They also had local data from the north east of England on the proportion of women who had an mtDNA mutation. They used these figures to estimate the likely number of women affected in the rest of the UK and US.
What were the basic results?
Fertility rates were not reduced in women with a disease-causing mtDNA mutation. The researchers identified 154 women with such mutations from the MRC Mitochondrial Disease Cohort, and found their fertility rate was 63.2 live births per 1,000 person-years, compared with 67.2 in the general population.
They say that in women most severely affected, the rate was 50.6 live births per 1,000, compared with a similar group of women in the general population with a rate of 52.6 live births per 1,000.
Based on this, the estimated number of childbearing-age women at risk of passing on a mitochondrial disease was:
- 2,473 women in the UK
- 12,423 women in the US
How did the researchers interpret the results?
The researchers concluded if all women in the UK estimated to have an mtDNA mutation wanted to have a child and had the new IVF procedure, this could benefit 150 births per year.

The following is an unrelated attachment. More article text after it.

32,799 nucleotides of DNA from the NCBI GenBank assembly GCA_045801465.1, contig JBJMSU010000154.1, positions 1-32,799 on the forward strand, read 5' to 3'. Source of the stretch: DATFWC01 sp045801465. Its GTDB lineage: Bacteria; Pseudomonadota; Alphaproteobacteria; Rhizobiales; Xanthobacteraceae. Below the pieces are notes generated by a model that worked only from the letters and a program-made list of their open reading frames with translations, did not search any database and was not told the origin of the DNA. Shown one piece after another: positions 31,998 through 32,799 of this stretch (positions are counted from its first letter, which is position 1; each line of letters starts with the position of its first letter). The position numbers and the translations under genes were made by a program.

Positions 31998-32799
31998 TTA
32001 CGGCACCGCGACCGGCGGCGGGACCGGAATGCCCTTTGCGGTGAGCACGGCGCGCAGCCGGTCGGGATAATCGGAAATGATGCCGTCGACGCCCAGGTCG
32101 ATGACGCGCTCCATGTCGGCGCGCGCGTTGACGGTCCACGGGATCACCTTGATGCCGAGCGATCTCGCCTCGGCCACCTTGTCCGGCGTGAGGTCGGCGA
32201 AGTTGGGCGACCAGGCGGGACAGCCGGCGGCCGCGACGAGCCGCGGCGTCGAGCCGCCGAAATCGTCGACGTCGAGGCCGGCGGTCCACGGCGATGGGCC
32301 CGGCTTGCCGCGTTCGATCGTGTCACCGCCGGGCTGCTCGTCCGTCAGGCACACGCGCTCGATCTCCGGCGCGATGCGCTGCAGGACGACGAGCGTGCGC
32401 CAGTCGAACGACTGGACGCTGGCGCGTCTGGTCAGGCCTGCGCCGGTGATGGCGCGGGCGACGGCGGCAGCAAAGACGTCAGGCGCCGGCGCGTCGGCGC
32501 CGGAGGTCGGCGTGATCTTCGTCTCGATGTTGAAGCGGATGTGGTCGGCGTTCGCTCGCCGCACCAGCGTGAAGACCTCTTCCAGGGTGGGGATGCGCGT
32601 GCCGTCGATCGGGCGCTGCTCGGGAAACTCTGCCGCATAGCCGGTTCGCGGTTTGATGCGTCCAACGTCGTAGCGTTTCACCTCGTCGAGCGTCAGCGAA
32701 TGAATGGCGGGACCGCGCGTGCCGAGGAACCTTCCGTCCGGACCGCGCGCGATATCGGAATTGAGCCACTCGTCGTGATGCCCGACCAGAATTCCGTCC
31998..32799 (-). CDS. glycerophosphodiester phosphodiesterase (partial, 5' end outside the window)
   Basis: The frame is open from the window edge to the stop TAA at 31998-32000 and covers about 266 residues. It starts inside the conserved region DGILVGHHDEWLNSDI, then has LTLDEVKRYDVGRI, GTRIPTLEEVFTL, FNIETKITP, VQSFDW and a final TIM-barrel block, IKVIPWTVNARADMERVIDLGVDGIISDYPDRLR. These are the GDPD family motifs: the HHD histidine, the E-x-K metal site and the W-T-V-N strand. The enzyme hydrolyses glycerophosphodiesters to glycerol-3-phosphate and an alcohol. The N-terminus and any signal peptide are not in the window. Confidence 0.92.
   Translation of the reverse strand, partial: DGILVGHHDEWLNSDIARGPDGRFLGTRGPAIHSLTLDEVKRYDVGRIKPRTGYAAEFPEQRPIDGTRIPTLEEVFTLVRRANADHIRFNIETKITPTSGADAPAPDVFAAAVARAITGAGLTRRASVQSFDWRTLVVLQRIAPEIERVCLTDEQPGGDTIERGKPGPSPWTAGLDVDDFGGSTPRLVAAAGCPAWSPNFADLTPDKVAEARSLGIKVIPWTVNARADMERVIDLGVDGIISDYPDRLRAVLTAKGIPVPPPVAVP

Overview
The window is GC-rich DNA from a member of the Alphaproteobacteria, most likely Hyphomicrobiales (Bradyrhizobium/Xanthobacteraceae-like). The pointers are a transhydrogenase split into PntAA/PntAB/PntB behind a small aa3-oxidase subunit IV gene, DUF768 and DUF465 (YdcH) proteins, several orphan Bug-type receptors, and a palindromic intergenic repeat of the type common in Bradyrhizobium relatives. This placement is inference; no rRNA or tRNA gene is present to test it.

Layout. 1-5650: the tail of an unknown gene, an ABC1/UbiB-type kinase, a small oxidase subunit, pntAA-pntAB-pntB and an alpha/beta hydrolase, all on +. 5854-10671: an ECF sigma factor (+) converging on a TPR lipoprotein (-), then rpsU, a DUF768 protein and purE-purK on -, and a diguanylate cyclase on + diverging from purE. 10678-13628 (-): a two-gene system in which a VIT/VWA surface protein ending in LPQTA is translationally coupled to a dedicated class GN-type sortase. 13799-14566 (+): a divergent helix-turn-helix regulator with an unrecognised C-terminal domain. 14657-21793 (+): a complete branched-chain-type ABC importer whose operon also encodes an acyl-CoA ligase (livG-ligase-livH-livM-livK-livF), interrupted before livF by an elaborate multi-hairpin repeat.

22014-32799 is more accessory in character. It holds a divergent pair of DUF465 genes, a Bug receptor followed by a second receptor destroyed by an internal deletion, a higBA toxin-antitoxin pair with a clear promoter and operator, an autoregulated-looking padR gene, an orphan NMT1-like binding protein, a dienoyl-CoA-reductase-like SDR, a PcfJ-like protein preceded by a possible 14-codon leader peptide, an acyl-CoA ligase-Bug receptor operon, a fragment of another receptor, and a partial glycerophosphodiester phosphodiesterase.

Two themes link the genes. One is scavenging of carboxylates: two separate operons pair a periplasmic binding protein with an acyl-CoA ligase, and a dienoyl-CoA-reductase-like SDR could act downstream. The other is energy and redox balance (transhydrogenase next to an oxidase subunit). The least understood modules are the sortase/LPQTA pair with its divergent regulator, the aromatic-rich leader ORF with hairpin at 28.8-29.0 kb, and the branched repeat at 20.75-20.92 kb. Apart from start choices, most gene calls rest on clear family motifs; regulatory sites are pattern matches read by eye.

This study has provided an estimate of the number of women of childbearing age who might pass on an mtDNA mutation to their offspring. The researchers say this is nearly 2,500 women in the UK and could affect 150 births per year.
However, as the authors point out, the estimates do not take into account the following factors, which vary across the UK and US, compared with the north east of England:
- average age of women giving birth
- ethnic diversity
- actual number of women with a mitochondrial DNA mutation
The researchers also acknowledged that even if the new regulations are passed, not all women would necessarily have access to the new IVF technique, or would want it.
As these new IVF techniques are not currently legal, they have not resulted in the birth of any babies conceived using them. It is therefore not known how effective the techniques might be, or what the short- or long-term consequences are.
The Department of Health put out a public consultation on whether these two techniques should be allowed to be used in February 2014. Following the responses, parliament is set to vote on the issue in February this year.
It is difficult to predict the outcome of the vote. At the time of writing, there has been no official party whip announced by the various political parties on how their MPs should vote.
Most commentators expect it to be a free vote, where MPs are left to vote according to their own personal beliefs, which makes it even harder to predict.
Analysis by Bazian. Edited by NHS Choices. Follow Behind the Headlines on Twitter. Join the Healthy Evidence forum.